|Lowest Recommended Age:||Mature High Schooler|
|MPAA Rating:||Rated R for some violence, sexual content and language|
|Profanity:||Very strong language|
|Nudity/Sex:||Sexual references and situations, prostitution|
|Alcohol/Drugs:||Drinking, smoking, drug dealing|
|Violence/Scariness:||Serial killer, knife, guns, some graphic violence|
|Diversity Issues:||Diverse characters|
|Movie Release Date:||March 18, 2011|
|DVD Release Date:||July 12, 2011|
That’s not Lincoln as in the rail-splitting President. It’s Lincoln as in car. Mick Haller (Matthew McConaughey) is a lawyer whose office is in his car, the better to maneuver between his court appearances and his clients. He’s a criminal defense attorney, and this is a nicely gritty portrayal of the criminal justice system. That means he has no illusions, either about his clients or about what we like to call the justice system. He has no illusions about happily ever after, either. He is mostly-amicably divorced from a prosecutor (the always-welcome Marisa Tomei), and shares custody of their daughter.
Mick rides around from court to court and client to client, driven by a former client working off his legal fees. He gets paid up front. He’s not above giving a kickback to a bail bondsman for a referral or giving a little sweetener to a clerk to get his case pushed to the head of the list. He’s used to dealing with, well, dealers and other low-lifes. So when he gets a chance to represent a murder suspect who is not only wealthy but claims to be innocent, this is a chance for Mick to do well by justice and himself.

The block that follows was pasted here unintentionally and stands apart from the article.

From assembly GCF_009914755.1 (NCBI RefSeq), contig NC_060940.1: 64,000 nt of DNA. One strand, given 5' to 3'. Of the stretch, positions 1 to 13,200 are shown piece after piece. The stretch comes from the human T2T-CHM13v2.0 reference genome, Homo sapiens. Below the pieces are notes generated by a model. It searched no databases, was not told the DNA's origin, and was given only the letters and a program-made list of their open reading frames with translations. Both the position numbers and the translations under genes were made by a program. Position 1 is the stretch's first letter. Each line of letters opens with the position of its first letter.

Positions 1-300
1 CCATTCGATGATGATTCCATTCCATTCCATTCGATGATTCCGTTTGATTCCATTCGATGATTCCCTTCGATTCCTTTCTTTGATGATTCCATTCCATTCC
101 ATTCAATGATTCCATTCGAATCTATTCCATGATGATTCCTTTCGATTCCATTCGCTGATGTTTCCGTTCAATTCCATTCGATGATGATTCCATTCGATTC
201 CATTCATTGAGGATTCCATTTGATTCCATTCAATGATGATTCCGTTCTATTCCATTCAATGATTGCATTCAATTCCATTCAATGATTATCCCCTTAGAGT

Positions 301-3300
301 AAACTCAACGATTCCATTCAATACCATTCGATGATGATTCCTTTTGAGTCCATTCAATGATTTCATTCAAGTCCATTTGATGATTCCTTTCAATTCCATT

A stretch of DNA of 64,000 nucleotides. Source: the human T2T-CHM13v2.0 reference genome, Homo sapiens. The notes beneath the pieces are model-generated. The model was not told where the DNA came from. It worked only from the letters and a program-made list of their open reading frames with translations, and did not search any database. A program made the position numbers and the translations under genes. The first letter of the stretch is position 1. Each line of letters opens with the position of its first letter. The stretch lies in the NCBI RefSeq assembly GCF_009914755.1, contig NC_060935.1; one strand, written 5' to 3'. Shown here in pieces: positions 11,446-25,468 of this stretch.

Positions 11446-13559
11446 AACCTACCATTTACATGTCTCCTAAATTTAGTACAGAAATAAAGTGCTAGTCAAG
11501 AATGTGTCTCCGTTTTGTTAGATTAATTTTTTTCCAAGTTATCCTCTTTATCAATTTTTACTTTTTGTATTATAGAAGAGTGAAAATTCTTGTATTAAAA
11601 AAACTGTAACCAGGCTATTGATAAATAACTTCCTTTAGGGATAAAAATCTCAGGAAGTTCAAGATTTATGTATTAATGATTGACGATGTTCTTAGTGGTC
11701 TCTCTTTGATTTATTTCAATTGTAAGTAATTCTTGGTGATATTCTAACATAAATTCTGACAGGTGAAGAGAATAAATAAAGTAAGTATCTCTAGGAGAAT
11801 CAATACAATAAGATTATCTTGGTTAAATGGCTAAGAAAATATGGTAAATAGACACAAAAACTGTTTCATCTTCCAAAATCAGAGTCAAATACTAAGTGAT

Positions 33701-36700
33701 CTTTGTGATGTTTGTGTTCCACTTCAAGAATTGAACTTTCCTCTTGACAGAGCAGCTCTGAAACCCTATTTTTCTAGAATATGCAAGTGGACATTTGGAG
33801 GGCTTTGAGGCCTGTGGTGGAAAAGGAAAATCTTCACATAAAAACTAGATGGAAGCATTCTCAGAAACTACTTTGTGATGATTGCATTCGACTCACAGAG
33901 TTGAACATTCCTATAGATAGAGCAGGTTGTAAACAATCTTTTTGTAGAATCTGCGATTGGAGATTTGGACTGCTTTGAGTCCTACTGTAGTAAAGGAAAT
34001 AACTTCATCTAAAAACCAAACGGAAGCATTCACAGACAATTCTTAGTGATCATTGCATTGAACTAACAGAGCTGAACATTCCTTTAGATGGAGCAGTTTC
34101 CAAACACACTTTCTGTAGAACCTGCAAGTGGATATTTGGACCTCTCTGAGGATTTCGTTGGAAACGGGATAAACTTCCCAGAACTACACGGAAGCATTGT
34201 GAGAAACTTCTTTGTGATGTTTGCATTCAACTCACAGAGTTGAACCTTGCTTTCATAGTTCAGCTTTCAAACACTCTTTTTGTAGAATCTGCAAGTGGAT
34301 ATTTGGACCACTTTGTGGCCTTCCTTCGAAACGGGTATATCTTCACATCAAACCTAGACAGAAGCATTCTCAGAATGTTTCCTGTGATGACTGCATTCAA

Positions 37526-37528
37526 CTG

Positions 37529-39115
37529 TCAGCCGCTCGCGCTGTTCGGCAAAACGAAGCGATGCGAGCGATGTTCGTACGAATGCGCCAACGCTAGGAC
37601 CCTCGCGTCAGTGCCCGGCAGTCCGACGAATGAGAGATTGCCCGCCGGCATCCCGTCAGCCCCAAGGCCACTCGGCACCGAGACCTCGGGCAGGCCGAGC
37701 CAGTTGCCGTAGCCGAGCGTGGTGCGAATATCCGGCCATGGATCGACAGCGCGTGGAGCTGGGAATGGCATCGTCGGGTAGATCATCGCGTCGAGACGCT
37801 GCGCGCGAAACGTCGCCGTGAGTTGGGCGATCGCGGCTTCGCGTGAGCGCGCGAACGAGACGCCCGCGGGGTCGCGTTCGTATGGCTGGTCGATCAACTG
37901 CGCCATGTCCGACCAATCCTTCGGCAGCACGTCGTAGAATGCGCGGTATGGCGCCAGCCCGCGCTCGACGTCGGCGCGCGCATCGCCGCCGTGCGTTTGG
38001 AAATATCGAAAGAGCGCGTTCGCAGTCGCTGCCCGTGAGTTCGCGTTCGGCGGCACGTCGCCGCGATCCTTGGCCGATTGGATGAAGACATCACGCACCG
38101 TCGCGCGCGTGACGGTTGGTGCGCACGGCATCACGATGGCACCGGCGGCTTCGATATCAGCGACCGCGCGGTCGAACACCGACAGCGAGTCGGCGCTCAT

But things are never so simple, and Mickey must find a way to both use and bend the rules after it appears that this case has complications that extend all the way back to a plea bargain he made on behalf of another murder suspect in a case with some disturbingly similar evidence.
McConaughey is well cast as Mick. He has the surface, slightly seedy charm of a trial lawyer. He easily conveys the struggle of someone with essential decency but a gift for shortcuts that makes him money but also makes him feel like he has to try harder. His scenes with Tomei bring out a warmth and essential decency that keeps us on Mick’s side as he tries to do the right thing.